Wednesday, December 04, 2019

"Poker & Pop Culture"

I recently finished reading Poker & Pop Culture: Telling the Story of America's Favorite Card Game by my friend Martin Harris, aka Shamus of Hard-Boiled Poker. (Amazon link here.) That's it up there on my Kindle, which is how I prefer to read most books these days. It was published six months ago, but I took a while to get through it because of my bad habits of (1) trying to read, like, five books at the same time, and (2) being easily distracted by whichever new one I just bought ("squirrel!") instead of sticking with one until it's finished.

The book has a fair amount of overlap with Cowboys Full: The Story of Poker by James McManus, and that work is cited extensively. If you've read it, you'll probably feel that there are whole chapters of Martin's book that you can skip over lightly. This is especially true near the beginning, where, of necessity, he starts with the origins of the game itself and how it spread.

But then he gets to the core of his subject: how poker appears in and has shaped popular culture--particularly books, magazine, movies, music, television, and radio. Martin has written about many facets of this before, but the essays are scattered around his blog and the various online outlets he has written for; here it's all in one place, plus a ton of details I don't recall seeing before. Martin practically has a corner on the market in this subject matter. Nobody else has written about or researched it as extensively as he has. He has even taught college courses on exactly this stuff.

Let me show you screen shots of some of the things I highlighted because I found them particularly surprising or interesting:

Truth! This is what makes playing poker with tourists in Vegas profitable.

WTF? R U SERIOUS? 66 cards, five suits, and a joker? I can't even imagine how this works. So, where do I sign up?

Also truth. Well, except for the making money part of it.

I don't see how there can be any argument to the contrary.

This sounds amazing. You had me at "Marlene Dietrich and James Stewart." Here's a list of where you can find it on various streaming services.

Back-story to the Kenny Rogers hit. I did not know that Cash had recorded it at roughly the same time. You can hear it on YouTube here. Maybe it's just familiarity, but I think Rogers's version is much better, even though I love Johnny Cash.

When I read this, I said to myself, "No effin' way!" and rushed to YouTube to find this thing. Here, let me save you the trouble, because you have to see this:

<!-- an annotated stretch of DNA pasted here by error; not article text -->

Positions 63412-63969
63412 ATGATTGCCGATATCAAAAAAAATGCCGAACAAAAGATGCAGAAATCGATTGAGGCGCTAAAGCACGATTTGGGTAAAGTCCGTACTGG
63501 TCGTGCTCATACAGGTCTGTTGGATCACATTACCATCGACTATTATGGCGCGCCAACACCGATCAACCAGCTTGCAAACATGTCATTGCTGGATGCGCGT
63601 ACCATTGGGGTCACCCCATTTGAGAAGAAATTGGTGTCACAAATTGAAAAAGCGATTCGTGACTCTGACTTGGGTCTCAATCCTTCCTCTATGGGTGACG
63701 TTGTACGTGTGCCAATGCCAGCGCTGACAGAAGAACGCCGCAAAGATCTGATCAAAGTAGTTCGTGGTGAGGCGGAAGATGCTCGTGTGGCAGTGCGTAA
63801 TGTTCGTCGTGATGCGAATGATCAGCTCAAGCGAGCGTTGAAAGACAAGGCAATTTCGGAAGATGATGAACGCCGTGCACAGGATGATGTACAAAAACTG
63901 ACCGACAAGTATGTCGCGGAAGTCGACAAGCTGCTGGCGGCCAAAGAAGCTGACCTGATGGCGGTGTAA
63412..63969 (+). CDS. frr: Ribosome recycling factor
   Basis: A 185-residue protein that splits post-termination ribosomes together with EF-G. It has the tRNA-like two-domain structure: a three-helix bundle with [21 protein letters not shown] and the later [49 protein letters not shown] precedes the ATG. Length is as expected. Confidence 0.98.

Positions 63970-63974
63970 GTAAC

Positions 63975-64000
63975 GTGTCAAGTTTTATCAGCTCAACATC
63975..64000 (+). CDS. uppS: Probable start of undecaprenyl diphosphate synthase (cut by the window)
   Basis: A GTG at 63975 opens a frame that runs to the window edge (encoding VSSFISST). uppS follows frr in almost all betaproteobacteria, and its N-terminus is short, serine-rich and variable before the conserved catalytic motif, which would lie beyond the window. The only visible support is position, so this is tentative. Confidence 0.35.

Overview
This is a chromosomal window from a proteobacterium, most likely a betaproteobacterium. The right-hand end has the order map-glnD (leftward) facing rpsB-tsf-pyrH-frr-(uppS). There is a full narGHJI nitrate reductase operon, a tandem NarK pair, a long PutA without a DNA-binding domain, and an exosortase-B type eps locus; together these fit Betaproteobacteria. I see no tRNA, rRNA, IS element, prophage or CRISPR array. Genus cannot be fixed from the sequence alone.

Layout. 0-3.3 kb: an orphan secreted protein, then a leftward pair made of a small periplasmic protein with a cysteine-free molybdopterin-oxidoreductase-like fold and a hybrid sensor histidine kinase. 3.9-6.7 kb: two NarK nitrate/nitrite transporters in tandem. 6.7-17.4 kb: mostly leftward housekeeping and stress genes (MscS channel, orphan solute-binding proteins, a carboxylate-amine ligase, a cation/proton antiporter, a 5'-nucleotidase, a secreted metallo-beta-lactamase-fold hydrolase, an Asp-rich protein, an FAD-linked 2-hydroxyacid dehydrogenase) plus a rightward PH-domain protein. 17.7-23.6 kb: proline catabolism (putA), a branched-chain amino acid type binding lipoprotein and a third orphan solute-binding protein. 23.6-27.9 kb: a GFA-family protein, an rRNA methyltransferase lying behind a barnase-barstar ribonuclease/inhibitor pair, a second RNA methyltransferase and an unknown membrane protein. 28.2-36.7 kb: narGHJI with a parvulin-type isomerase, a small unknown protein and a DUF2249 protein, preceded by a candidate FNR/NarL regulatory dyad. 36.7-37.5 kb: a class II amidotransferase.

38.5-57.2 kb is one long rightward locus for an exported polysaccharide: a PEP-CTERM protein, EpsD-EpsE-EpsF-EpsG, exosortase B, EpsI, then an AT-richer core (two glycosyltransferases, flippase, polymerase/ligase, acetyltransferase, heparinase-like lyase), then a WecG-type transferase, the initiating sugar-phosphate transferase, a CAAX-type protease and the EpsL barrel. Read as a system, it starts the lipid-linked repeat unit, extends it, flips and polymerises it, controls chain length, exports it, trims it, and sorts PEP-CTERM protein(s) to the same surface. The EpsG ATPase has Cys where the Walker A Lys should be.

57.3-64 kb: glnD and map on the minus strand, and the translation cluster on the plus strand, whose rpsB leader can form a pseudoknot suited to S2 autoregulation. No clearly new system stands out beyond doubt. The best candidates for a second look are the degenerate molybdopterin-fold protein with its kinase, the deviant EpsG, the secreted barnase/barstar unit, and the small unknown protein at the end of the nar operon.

Perhaps oddly, my favorite part of the book is the appendix. In it, Martin lists 100 movies either about poker or with a key poker scene, and ranks them, best to worst. (Spoiler alert: "The Cincinnati Kid" nabs the #1 spot, and some piece of dreck called "Zeta One" brings up the rear.) I don't think I could have listed a hundred such movies if my life depended on it.

Between that appendix and the main chapter on poker in the movies, I've highlighted in the text maybe a dozen that sound good enough that I plan to seek them out and watch them. Some I've never heard of before, some are classics that I've inexcusably neglected all these years. My future viewing list includes "Winchester '73," "Rio Bravo," "Silverado," "Dr. Jack," "Poppy," "Tillie and Gus," and "Thursday's Game."

One quibble: The Kindle version has a glitch throughout, in which every ellipsis in the original text is rendered as an ampersand. There are dozens of these scattered throughout the book. But one soon learns to ignore the anomaly.

If the general subject matter interests you--and, since you're reading this blog, why wouldn't it?--then order it from Amazon or directly from the publisher, here. If you're going to read it on Kindle, I suggest buying it from Amazon, because it will be available across all your devices, which the eBook version from the publisher won't do. (Once you have the eBook file, you can install it in any device you want, but you have to do it separately for each one; with Amazon, it's automatic.)

In any format, there is much to learn and enjoy here.